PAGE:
ISSN (Online) - 2349-8846
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Legal Status and Deprivation in Urban Slums over Two Decades

Laura B Nolan (LNolan@mathematica-mpr.com) is a demographer at Mathematica Policy Research, Oakland. David E Bloom (dbloom@hsph. harvard.edu) is the Clarence James Gamble Professor of Economics and Demography at Harvard T H Chan School of Public Health, Boston. Ramnath Subbaraman (ramnath.subbaraman@tufts.edu) is a research advisor at PUKAR, Mumbai, and teaches at the Department of Public Health and Community Medicine, Tufts University School of Medicine, Boston.

In India, 59% of urban slums are “non-notified” and lack legal recognition by the government. Data on 2,901 slums from four rounds of the National Sample Survey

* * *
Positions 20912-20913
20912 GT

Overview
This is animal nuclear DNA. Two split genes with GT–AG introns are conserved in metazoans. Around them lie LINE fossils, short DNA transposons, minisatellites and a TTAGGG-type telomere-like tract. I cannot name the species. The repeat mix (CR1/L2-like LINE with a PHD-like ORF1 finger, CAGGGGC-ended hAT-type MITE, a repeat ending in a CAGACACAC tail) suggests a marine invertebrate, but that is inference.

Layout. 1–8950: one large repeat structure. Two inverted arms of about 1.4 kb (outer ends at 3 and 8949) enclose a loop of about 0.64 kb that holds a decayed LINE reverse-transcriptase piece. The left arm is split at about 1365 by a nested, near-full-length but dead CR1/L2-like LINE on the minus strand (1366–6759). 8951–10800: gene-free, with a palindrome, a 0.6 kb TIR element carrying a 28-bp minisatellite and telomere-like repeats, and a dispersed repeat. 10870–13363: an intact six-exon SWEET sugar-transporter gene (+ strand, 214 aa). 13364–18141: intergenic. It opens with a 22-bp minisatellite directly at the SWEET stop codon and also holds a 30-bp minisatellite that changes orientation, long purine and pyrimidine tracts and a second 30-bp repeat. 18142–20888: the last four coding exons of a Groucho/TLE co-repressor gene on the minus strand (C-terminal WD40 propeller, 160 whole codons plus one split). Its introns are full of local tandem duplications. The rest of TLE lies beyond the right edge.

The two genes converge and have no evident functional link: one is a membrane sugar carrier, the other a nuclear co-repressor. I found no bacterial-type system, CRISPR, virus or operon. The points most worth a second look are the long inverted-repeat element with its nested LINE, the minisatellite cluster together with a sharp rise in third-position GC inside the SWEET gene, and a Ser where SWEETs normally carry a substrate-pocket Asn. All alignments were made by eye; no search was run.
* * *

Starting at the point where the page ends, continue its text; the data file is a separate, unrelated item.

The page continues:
spanning nearly 20 years is used to assess the relationship between a slum’s legal status and the severity of deprivation in access to basic services, including
piped water, latrines, and electricity. There is a progressive reduction in deprivation the longer a slum has been notified. These findings suggest that legally recognising non-notified slums, and targeting government aid to these settlements, may be crucial for improving health outcomes and reducing urban disparities.

The authors are grateful to the anonymous reviewer of this article for their comments, and to Sharmila Murthy, S V Subramanian, and German Rodriguez for feedback on earlier drafts of the manuscript. Ramnath Subbaraman was supported by a Fogarty Global Health Equity Scholars Fellowship (NIAID R25 TW009338), and a Harvard KL2/ CMeRIT award (KL2 TR001100).

Updated On : 16th Apr, 2018

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